It is amazing how much power belief can have, especially when it comes to our minds and bodies. There is an entire book that deals with this concept: Timeless Healing, by Dr. Herbert Benson and Marg Stark. Dr Benson is the pioneering meditation researcher who coined the phrase “the relaxation response”.
I first encountered this at West Point. We got inspected in full dress uniforms every saturday, with our M14 rifles. A key part was “inspection arms”: As the officer turned towards you, you had to bring the rifle up to your left hand, holding it diagonally across your body, then quickly slide the bolt open with a sweeping motion with your right hand. There were two fairly stiff springs that had to be pushed back. If you didn’t do this smoothly and correctly, you’d get dinged for “improper manual” (5 demerits). That would mean, for someone who was incapable of doing inspection arms, automatically 20 demerits per month. That would blow your whole quota (any demerits over that led to an hour of a phenomenally boring punishment called “walking the area”). So we were highly motivated to get this right. But it was quite a challenge for scrawny little guys like I was at the time.
I’d struggle with all my might to hold the rifle straight with my left hand, while also struggling to get the bolt to slide open with my right. My squad leader then gave me a tip that worked amazingly well. “Don’t worry about your left arm. It’s made of concrete. Just put all your energy into opening the bolt”. And now what was previously a struggle was almost effortless. I couldn’t wait till the next inspection to show off my new skill. But what was going on here? Why did imagining my left arm was made of concrete work? I think the explanation is that when you’re attempting a physical activity with yout conscious mind, you can accidentally activate both agonist muscles (that do what you want such as hold the rifle steady) and antagonist muscles (that oppose the agonist muscles). But by using your imagination, your unconscious takes over and knows exactly what muscles to use.
I encountered this again years later when studying Aikido. There’s a beginner exercise, that makes a nice parlor trick, called the “energy arm”: Hold your arm out straight in front so it’s horizontal, and try to resist when someone pulls down on it. Then repeat the exercise, but instead of resisting, pretend your arm is shooting a ray of energy towards the far wall (or you can pretend it’s a fire hose gushing water). Most people will find the arm is a lot stronger this way. The explanation given is that you are tapping into your internal energy, or Ki in Japanese (Chi in Chinese). Maybe. But I think it could be the same agonist/antagonist muscle effect. Whatever the reason, this made a big difference in executing holds and throws. More advanced students, especially the black belts, made them look effortless, while beginners struggled. I use a similar approach when doing strength training. I try to imagine energy flowing out through the muscles doing the work. I have no proof this makes me stronger, but it does make the exercise more enjoyable.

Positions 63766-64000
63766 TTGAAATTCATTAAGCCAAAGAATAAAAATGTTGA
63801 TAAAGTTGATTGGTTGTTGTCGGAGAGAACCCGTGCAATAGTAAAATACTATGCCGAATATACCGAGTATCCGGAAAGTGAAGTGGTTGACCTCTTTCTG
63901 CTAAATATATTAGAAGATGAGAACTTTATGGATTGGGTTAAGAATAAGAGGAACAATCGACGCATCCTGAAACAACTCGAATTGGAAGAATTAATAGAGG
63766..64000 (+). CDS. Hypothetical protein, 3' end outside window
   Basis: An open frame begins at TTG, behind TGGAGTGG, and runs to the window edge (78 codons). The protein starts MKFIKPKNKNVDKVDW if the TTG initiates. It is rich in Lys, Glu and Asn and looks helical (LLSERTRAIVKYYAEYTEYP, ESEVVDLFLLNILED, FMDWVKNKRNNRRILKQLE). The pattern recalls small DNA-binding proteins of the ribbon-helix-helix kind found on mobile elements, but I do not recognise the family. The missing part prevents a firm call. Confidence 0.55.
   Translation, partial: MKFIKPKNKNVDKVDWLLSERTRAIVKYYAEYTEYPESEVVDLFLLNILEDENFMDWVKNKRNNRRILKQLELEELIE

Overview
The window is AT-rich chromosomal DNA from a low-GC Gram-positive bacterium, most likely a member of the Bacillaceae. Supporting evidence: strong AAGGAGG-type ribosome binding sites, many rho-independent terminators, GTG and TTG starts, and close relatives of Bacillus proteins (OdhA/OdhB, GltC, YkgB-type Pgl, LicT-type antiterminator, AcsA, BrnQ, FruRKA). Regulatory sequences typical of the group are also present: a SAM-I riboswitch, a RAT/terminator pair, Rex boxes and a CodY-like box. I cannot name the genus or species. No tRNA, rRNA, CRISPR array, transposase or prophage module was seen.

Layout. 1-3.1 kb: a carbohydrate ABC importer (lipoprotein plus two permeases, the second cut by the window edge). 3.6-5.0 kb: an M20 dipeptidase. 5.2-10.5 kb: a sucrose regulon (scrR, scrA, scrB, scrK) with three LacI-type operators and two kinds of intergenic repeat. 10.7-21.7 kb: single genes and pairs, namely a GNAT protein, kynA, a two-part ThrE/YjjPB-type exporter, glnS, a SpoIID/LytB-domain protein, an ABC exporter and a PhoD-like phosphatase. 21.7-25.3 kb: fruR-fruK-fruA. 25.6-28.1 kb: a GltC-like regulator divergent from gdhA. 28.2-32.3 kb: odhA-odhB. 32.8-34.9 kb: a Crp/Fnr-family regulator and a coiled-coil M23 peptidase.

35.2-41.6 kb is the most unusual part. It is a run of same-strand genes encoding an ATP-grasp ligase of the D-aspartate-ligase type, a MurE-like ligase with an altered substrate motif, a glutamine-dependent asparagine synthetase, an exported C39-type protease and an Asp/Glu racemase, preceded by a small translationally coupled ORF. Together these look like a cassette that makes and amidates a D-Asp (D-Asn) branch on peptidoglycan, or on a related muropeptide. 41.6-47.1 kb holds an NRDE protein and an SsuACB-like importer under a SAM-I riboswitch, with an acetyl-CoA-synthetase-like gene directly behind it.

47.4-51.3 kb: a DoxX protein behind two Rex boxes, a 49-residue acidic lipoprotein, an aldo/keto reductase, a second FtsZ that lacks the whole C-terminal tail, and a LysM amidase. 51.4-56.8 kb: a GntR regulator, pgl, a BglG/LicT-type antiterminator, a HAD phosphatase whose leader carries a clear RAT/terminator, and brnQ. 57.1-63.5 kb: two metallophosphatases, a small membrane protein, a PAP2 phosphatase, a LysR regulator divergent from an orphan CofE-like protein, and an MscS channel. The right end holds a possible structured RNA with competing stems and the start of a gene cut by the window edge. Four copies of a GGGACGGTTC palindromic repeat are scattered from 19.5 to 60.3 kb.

One of the most famous examples of the power of belief is the placebo effect. Drug manufacturers have to prove their medicine is significantly more effective than a sugar pill. If people don’t know what they are taking, sugar pills can often make them feel better, or even cure their illness, at least one third of the time.
But Dr. Benson showed it’s more powerful than that, by examining statistics on treatments that were once thought to be effective (like using a small dose of rattlesnake venom to treat angina), but are now known to be worthless. In the placebo effect, the person giving you the sugar pill does not know what they are giving you, so their attitude is neutral. But with these obsolete methods, at the time, the doctors and nurses believed they were giving you an effective treatment, and patients would pick up on that confidence, which would boost the power of their own belief. The bottom line is that these treatments could be effective two thirds of the time or more.
The book goes into a lot more details of the mind-body effect and its influence on healing. Unfortunately, there is also a nocebo effect, the opposite of the placebo effect, where wrong beliefs can cause harm.
I had read Timeless Healing before of the first of five surgeries that I have had (3 major, 2 relatively minor). So I was able to use its ideas to my advantageous both preparing to go into surgery and in rehab. Going into surgery, having a strong belief in a positive outcome helped. Maybe I was lucky that my particular surgeries statistically have a high probability of a good outcome. But I think it helped that I focused on the high chance of success rather than the unlikely chance of something going wrong. I had little fear going in because of this and slept well the night before surgery each time.
During rehab, I used a visualization each day that healing light was going where needed in my body. In each case healing went well. Of course you could argue that it could have gone well anyway. But going through the visualization process was itself was relaxing so I think it was worth it.
I’m not advocating blind faith, and a healthy dose of skepticism can come in handy now and then. But positive beliefs contribute to happiness and can lead to better health.